Every year over 500 children in the US are murdered by their parents.
In fact, that number is a low estimate. Other organizations say over 1,500 children died of abuse or neglect in 2012. 80% of murdered children are under the age of 7. Half were beaten to death. Murdering their own children is one of two crimes that women commit as frequently as men.
In the US, children who are too young to go to school are murdered by their parents more often than by anyone else.
Of course, most children who are abused or neglected survive. Nearly 1 in 3 children have been physically abused, while 1 in 5 have been sexually abused, and 1 in 10 suffer criminal neglect (CDC). Nearly 1 in 10 witness family violence (Safe Horizon). Half of the men who abuse their spouse also abuse their children. In cases when only one parent is abusive, the other parent will often permit the abuse or refuse to believe it. Half of homeless youth are running from abusive situations, many because of sexual abuse.
Children who experienced multiple instances of abuse have an average life expectancy that’s 20 years shorter than children who were not abused.
Some parents continue to abuse their children into adulthood, while others only abuse them when they are young or for a certain period of time. Other parents leave their children in the care of relatives and re-emerge years later. Or raise their children in loving homes, only to disown them for coming out as gay, trans, or marrying outside of their religion.
That leaves millions of adult children to grapple with the decision of whether or not they should provide support to their abusive or estranged parents when they become ill or elderly.
One study of 1,000 caregivers found that 19% had been abused as children and 9% had been neglected. Caregivers of abusive parents were more likely to experience signs of clinical depression.
Some people make peace with their abusive parents, but that doesn’t mean there will ever be a healthy relationship between them. As Laura B. pointed out, many of “the abusers don’t feel guilt…[they] feel the world has cheated them and they are owed and no one has cheated them more than their own children.”
Providing care to an abusive parent could be a beautiful opportunity to build a new relationship…or it could mean putting yourself back into an abusive relationship. The potential psychological cost of attempting to care for an abuser is high. Those who decide to care for an abusive parent will need to be very aware of their boundaries and needs in order to make it through unscathed. Many abusive parents suffer from untreated mental illness and substance abuse — issues that make abuse easier to come to terms with, but suggest children should stay away until there has been adequate treatment.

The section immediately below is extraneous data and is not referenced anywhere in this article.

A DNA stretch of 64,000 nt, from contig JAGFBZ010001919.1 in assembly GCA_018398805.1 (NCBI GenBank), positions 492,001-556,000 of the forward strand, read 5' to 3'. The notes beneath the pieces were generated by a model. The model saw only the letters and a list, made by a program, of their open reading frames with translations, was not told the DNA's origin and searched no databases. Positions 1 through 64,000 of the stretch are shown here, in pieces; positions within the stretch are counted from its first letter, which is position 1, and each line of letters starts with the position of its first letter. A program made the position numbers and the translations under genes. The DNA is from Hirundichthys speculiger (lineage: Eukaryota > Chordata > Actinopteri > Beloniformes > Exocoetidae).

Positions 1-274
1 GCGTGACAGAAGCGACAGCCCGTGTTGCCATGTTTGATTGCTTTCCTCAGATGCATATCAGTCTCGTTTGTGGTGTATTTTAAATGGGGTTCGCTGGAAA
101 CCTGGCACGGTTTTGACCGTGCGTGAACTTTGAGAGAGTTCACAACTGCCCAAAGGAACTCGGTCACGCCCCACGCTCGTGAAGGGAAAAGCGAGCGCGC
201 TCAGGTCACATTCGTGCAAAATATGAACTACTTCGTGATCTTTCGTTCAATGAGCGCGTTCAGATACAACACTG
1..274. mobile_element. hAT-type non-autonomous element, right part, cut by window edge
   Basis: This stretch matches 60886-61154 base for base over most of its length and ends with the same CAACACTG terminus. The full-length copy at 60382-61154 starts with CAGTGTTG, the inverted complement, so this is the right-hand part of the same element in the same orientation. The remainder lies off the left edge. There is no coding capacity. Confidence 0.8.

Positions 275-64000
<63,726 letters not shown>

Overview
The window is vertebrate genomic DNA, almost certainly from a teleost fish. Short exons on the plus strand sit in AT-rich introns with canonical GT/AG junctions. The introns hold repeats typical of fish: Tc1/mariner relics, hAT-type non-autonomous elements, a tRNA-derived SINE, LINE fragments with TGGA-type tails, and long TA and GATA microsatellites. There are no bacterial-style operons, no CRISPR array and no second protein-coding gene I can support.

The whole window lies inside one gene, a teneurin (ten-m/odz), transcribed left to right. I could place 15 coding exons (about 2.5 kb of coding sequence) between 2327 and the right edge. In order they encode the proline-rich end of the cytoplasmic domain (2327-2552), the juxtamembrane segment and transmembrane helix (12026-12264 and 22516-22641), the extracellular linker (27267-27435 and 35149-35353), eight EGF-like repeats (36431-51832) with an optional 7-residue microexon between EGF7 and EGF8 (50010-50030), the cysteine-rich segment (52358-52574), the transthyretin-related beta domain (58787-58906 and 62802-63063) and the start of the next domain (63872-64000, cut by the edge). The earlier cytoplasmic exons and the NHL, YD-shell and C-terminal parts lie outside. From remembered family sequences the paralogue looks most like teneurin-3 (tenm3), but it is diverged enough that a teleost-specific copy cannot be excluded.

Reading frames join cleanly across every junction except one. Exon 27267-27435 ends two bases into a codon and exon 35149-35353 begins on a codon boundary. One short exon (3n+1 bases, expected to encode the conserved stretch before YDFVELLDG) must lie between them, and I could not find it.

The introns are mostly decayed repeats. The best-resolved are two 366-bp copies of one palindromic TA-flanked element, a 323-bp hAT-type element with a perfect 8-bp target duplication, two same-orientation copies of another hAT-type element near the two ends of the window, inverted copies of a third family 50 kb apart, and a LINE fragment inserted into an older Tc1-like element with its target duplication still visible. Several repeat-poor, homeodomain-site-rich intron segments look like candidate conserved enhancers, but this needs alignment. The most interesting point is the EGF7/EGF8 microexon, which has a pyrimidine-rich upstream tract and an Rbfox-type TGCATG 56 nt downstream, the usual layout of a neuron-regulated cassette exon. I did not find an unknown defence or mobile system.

Survivors who decide to distance themselves from their abusers may face judgement from relatives and friends, who often minimize the abuse or insist that family ties overcome all things — even with parents who’ve raped, beaten, and starved their children. This becomes especially complicated when only one child was abused. People fault women for staying with abusive husbands and condemn them for cutting ties with abusive parents. At least states with filial responsibility laws exempt children of parents who abused or abandoned them.
After reading The Debt: When terrible, abusive parents come crawling back, what do their grown children owe them? our community had a strong response. A number of people opened up about their relationship with their parents, the abuse they faced, and how they decided what level of care (if any) to provide.
We don’t owe them anything but forgiveness. – Rene L.
My father was a massive manipulator to keep his secret life of a pedophile away from my Mom during their 50 year marriage. I don’t believe my Mom knew but by the time all this was disclosed, she had Alzheimer’s & no longer knew me, their only child. Her last lucid comment was that she didn’t want to be in the same nursing home or buried with him. I could not have him around my children anymore. He should have been in prison but I found a facility about 90 miles away that accepted him. I went every two months, met with staff & spent 15 minutes with him. I made sure he had personal items. I would recover in a couple of weeks. I had his body donated to science, with the cremains never returned. Each situation is different. I did what I had to do for my comfort level, to honor both my Mom’s and my children’s wishes & maintain my sanity. Anyone, that has to care for their abuser, don’t allow others to guilt you into doing what is uncomfortable for you. I lost family & inheritance but the secret stopped with me & for me, that is priceless. – Lynne K-D.